Property value increases in Byron Bay have tracked lower than the NSW average of 5.53% over the last 12 months.
Data for the last quarter indicates that, in the short term at least, the capital value growth rate for property investors in Byron Bay has increased when compared to the 5 year average annual rate.
Property buyers and investors in Byron Bay 2481 should be seeing an average reduction in asking price of around -7.85% . This means that Byron Bay is holding prices well when compared to other suburbs in NSW.
A $850 per week rent on the median house gives suburb investors a gross yield of circa 2.99%, without taking into account capital value appreciation, which has been averaging out at 8.37%.
NSW has seen average median house prices change by 2.79% which means that Byron Bay, 2481 has done well for property investors by showing a capital gain of -4.08% over the last year
A 68.45% growth in median value for property investors in Byron Bay,2481 puts this suburb at number 356th in terms of best performing suburbs in NSW
At number 75th of NSW’s most discounted properties, Byron Bay is in the bottom 20% of the state/territory when listing in order of most discounted to least.
A $800 per week rent on the median house gives suburb investors a gross yield of circa 5.28%, without taking into account capital value appreciation, which has been averaging out at 5.68%.
Byron Bay has made quite an ascent from quiet surfer town in the 70s to its current status as a tourist and seachanger mecca, and its property market has reaped the benefits.Full summary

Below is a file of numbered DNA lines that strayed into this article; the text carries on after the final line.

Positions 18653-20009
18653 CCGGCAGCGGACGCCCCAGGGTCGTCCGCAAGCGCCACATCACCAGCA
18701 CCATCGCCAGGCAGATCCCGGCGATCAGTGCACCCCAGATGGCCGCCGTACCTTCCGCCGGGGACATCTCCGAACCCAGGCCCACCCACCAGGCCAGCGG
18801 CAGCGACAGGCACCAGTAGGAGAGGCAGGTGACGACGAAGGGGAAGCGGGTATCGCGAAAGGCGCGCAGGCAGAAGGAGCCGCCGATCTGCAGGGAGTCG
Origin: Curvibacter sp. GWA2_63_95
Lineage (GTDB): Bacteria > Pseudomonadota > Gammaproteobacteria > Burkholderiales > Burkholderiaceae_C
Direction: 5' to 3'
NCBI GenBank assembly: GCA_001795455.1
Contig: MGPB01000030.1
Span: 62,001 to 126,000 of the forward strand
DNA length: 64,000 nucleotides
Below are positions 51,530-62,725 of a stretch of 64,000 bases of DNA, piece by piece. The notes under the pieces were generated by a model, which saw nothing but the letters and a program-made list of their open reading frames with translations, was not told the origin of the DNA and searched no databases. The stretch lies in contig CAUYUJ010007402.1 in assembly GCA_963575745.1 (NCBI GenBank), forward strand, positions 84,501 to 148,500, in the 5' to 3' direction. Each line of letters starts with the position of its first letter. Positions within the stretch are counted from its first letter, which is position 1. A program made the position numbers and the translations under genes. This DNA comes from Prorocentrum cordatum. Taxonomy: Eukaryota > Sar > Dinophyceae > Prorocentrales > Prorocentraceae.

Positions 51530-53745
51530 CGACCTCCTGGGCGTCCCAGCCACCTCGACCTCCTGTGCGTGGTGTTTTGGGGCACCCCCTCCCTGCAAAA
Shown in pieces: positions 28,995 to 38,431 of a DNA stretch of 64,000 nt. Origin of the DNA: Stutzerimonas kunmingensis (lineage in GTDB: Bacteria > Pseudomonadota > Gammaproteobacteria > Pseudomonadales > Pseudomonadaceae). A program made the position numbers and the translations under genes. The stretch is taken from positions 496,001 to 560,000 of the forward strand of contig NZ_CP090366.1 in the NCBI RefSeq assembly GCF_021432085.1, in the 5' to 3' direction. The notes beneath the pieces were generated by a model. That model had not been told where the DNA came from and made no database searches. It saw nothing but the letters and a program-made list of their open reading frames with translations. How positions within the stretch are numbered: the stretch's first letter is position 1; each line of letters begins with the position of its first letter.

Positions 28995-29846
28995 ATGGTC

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Byron Bay has made quite an ascent from quiet surfer town in the 70s to its current status as a tourist and seachanger mecca, and its property market has reaped the benefits.
The boom started at the beginning of 1987, and Byron Bay’s median went on to almost triple in just over eight years, reaching $158,769 by March 1992 according to Residex figures. After a year-long flat spell, Byron Bay then went on to record an impressive 61 consecutive quarters of growth.
December 2006 to September 2008 saw the median rise by a staggering $199,220, to reach $911,054. Interestingly this coincided with a period of intense population growth, with the Byron LGA’s resident numbers swelling by 803 in two years according to ABS stats. (The figure for the previous two years was just 173.)
The GFC then saw the median drop and stagnate at around the $900,000 mark for a year and a half, before once again hitting a historic high in June 2010 of $915,336. September 2010 did see a quarterly drop of just under $2,000, but it looks like Byron Bay has survived the worst the downturn.
Raine & Horne Byron Bay principal Sophie Christou, believes that the pairing of a strong interstate demand and a short supply of properties will keep the local market healthy.
“Forty-two per cent of our owners are either interstaters of from overseas,” says Christou. “We’ve got a very green council, so not a lot gets approved and that contributes to capital growth.”